St. Louis-based multimedia artist Kahlil Robert Irving is curating the second exhibition at the University’s Ezra and Cecile Zilkha Gallery beginning Friday, Oct. 26. The exhibition features two parts: “This Country,” and a series of video screenings, “Mapping Energies,” both of which will be on display through Nov. 18.
Functioning in relation to Irving’s recently installed exhibition “Street Matter: – Decay & Forever/Golden Age,” “This Country” uses the American flag as its motif, challenging and engaging with conceptions of race in the United States. Irving spoke to The Argus about this theme, as well as his experiences organizing the exhibition.
“In some way, I can put their work together and have a conversation between theirs and mine,” Irving said. “In my installation next door I have four flags. So I thought it could be interesting to continue or expand on that idea with people who I’ve seen reference the flag, too.”
The exhibition includes works by artists Modou Dieng, Addoley Dzegede, André Filipek, Ari Fish, Rashawn Griffin, Andy Li, Patrick Martinez, Catalina Ouyang, Edward Salas, Aram Han Sifuentes, and Edra Soto, each of whom Kahlil has personally asked to contribute to the exhibit. He is cautious, however, about the word “curator,” and the responsibilities that follow.
“I’d say I’m just organizing,” Irving clarifies. “There’s research, there’s time, there’s attention, there’s phone calls, there’s a whole bunch of stuff that goes along with curating, and I don’t want the title, because I’m not taking the other responsibility that comes along with it.”
But Irving has plenty of responsibility, as quickly evidenced in the slow and uncertain process of assembly.
A flag goes up 14 inches from the top of the wall. No. Two inches higher. No. A little lower. No. It’s uneven. His work is both particular and uncaring. It seems as though he knows the real work has already been done; the rest is just detail. The deceptively easy display of casualness, though, is well-practiced. This is Irving’s fourth exhibit as organizer, and he feels less pressure than he used to. Now, this kind of work is exciting.
“It’s different people’s works that reference autobiographical, larger systemic issues, fantasy or personal narrative, creating a new space for themselves beyond exactly what we know is a certain way,” Irving said. “Their investigation, and the way that they’re building their work, is something that I’m drawn to, that I feel akin to.”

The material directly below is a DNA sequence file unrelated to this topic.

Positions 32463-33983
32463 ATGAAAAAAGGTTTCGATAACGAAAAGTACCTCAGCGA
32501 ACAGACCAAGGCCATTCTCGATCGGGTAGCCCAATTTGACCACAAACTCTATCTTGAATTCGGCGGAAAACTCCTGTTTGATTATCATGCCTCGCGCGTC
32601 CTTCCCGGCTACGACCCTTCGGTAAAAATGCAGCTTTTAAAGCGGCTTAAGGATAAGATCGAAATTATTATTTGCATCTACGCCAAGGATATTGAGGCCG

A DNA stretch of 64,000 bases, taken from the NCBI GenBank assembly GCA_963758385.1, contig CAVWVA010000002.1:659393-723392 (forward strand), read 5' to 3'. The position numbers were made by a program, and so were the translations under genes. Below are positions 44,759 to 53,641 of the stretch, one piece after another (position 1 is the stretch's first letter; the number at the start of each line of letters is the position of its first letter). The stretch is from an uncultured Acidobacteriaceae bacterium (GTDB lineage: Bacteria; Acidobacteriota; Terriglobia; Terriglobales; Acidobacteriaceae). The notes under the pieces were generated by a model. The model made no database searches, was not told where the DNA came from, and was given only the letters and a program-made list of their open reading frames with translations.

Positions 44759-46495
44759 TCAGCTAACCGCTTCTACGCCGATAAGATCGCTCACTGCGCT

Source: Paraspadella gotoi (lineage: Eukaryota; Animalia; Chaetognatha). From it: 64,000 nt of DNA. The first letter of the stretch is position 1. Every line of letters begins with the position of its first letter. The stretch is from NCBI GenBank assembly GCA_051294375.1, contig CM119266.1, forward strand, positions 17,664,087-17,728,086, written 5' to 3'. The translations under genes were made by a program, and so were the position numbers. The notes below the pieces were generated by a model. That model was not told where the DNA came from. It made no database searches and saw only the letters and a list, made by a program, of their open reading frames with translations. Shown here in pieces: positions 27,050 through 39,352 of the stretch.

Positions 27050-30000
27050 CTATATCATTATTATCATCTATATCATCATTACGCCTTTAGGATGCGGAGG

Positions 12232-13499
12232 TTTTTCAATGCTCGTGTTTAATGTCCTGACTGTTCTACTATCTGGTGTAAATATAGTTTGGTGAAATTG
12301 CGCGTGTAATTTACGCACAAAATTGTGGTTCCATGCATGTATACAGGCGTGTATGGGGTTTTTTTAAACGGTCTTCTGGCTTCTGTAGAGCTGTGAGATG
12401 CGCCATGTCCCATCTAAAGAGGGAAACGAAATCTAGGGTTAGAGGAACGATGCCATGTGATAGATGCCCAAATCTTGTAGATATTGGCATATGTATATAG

He talks about each of the artists and their work with pride, like in some way they are each his own creation. He points to one large flag sprawled on the table, its triangular shape constructed out of pool table felt with the word “Griffin” printed in large letters through its center.
“This work is about a fictional place in Kansas, but this is the artist’s last name.” Irving explains. “It’s called ‘Griffin, Half’. Rashawn Griffin [the artist] works a lot with pool felt and imaginative landscapes of spaces that he builds, and that you can walk into, and sounds and colors shift.”
In just a few more hours, the white walls will be transformed into something else entirely, something Kahlil himself has envisioned for months. And at that point, the art lives independently of his thoughts or intents, instead left for viewers to interpret and reinterpret, perhaps left for them to politicize something that, to Irving, feels personal.
It seems almost inevitable: To start a conversation about America and race is to start a conversation that is political in nature. Instead of responding to this with frustration, Irving uses it to his advantage, forcing viewers to experience the racial realities of America simultaneously with their experience of the art they consume.
“We’re all living life and we’re all coming to this with something,” Irving said. “And if you live life and you see things in the world and you come in here, you should see things connected to the world out there going on in here. So it’s really not separate. But we’re trained to think that they’re separate.”
Viewers’ thoughts about the exhibit almost don’t matter, as they are inhabiting a space that Irving has created, the ultimate degree of an artist’s control in many ways.
“You can be in a space, and it’s one thing to present things, intimate things in the space, or autonomous things in a space,” he said. “But when you can actually engage and take over space, that’s a different kind of authority.”
Jodie Kahan can be reached at firstname.lastname@example.org.
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